Understanding the difference between a home title and a property deed during the home-buying process is essential.
Most people assume titles and deeds are the same, but they are different.
A title proves legal ownership of real property, while a deed is a legal document that transfers the title from one person (the seller or property owner) to someone else (the buyer).
While both legal concepts are closely related, they’re distinct. To avoid unforeseen ownership problems as home buyers and feel more confident you’re the legal owner of your dream home, you must understand the differences.
Title to a property can be a condominium, townhouse, house title, or any other type of real estate.
What is a Deed?
Parties to real estate transactions use a deed to transfer ownership (property and title) and legal rights from the seller (grantor) to the buyer (grantee). The deed can be for a condominium, townhouse, or house.
All property deeds must contain the following elements to be considered legal, valid, and enforceable:
- Language stating the grantor can legally transfer the property
- Language stating the grantee can legally receive the property
- An accurate written legal description of the property
- The signatures of both the grantor and grantee
You must file the deed in the county courthouse, with the clerk, in the county assessors’ office or recorder’s office, or with the registrar where the property is located for the deed to be fully binding.
The three main different types of deeds related to property conveyance (real estate transfers) are general warranty, special warranty, and quitclaim deeds.
General Warranty Deed
A general warranty deed provides the most protection to grantees during a sale.
Each state has its own rules and regulations regarding how these deeds function, and it’s essential to research your individual state’s laws before signing.
In a general warranty deed, the grantor makes legally binding guarantees called covenants regarding the quality of the real estate title.
Because of these guarantees, warranty deeds are sometimes referred to as “full covenant and warranty deeds.”
There are four covenants that every general warranty deed should include:
- Covenant of Seisin: The grantor promises they have the legal right to convey, or transfer, the property.
- Covenant of Further Assurance: The grantor promises to provide all paperwork and documents necessary to validate the title.
- Covenant of Quiet Enjoyment: The grantor promises the grantee won’t be disturbed or removed from the home because of a discovered defect.
- Covenant Against Encumbrances: The grantor promises there are no liens or encumbrances against the property.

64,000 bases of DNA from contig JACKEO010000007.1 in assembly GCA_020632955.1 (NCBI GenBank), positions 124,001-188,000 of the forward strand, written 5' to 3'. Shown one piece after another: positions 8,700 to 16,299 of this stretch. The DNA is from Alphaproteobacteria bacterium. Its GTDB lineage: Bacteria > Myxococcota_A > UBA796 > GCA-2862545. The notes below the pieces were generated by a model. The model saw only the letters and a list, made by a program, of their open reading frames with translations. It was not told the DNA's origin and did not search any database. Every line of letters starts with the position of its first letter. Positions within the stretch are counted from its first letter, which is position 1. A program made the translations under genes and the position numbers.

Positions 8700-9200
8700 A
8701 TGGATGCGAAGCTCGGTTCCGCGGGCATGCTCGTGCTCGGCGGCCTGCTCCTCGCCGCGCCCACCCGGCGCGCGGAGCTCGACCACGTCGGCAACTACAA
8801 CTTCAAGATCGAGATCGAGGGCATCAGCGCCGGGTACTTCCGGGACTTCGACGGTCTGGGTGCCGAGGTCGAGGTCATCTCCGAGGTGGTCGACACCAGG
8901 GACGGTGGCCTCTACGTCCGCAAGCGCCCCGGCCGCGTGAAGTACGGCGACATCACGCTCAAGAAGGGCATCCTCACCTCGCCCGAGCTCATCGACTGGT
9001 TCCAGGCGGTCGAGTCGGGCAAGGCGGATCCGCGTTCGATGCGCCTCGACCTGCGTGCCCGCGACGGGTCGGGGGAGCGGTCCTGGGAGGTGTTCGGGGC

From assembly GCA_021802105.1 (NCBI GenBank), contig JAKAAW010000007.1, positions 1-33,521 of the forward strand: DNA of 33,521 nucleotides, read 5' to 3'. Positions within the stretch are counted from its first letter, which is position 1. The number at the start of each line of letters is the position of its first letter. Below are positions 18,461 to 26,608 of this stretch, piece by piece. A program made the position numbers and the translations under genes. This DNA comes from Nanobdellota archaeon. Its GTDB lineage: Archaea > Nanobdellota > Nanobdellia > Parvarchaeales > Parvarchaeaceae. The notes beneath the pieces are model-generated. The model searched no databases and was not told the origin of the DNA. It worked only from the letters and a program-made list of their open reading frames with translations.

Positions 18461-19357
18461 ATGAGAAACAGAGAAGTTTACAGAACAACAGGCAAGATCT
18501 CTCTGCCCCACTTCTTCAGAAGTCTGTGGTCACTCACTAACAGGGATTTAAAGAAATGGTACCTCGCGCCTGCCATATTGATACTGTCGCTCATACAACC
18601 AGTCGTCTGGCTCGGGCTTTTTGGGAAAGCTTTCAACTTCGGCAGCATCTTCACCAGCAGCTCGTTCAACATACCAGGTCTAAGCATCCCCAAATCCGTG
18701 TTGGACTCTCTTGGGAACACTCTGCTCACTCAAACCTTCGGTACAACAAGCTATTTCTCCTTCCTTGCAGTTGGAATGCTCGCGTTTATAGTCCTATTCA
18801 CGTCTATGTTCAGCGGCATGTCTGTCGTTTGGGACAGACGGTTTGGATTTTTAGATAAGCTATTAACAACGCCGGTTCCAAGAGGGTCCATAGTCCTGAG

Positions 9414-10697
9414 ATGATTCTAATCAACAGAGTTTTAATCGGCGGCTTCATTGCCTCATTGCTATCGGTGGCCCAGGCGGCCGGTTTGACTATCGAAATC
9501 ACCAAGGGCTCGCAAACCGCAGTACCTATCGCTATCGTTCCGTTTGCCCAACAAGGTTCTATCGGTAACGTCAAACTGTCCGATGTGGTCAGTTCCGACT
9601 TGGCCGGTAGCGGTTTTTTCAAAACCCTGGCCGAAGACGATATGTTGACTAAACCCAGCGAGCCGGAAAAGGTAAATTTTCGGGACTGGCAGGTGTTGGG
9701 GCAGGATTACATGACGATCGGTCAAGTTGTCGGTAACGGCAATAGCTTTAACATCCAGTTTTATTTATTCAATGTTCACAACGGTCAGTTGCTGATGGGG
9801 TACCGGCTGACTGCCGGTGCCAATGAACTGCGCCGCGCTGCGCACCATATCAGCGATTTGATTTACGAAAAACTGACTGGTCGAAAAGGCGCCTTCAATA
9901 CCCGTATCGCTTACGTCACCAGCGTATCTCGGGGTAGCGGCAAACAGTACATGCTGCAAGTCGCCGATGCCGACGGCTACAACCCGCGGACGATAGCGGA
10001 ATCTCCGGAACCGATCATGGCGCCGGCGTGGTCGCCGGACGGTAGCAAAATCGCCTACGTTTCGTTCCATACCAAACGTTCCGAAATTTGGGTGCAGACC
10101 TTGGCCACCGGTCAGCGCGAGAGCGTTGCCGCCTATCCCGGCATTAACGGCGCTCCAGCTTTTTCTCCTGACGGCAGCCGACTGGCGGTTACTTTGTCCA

Special Warranty Deed
A special warranty deed, often used for or for commercial properties – or like a grant deed or bargain and sale deed (for sales following a foreclosure or tax sale), limits the title defect protection the grantee receives.
A grantor uses a special warranty deed, such as a grant deed or bargain and sale deed, to promise that no defects occurred when the grantor owned the property.
This means that the grantee is unprotected against problems that arose before the period of the grantor’s ownership. You’ll typically see special warranty deeds during bank foreclosures of residential property or commercial property transactions.
A quitclaim deed, sometimes called a non-warranty deed, conveys the grantor’s title to the grantee without any warranties or promises.
As a result, it provides the least amount of protection to the grantee and is probably best used between family members.
If the grantor has clear title, then a quitclaim deed conveys the property as effectively as a general warranty deed.
However, if the grantor conveys a title with defects or problems, the grantee of a quitclaim deed has no protection or the ability to take legal action against the grantor.
This is why quitclaim deeds are most common in the following situations:
- Between family members such as adding or removing a spouse, or
- By grantors who want to fix defects, or
- In official transactions like court and estate proceedings, mortgage defaults, and sheriff’s sales.
It’s also important to note the tax implications of using a quitclaim deed. Upon transferring ownership, the grantee must pay property taxes on the real estate from that date.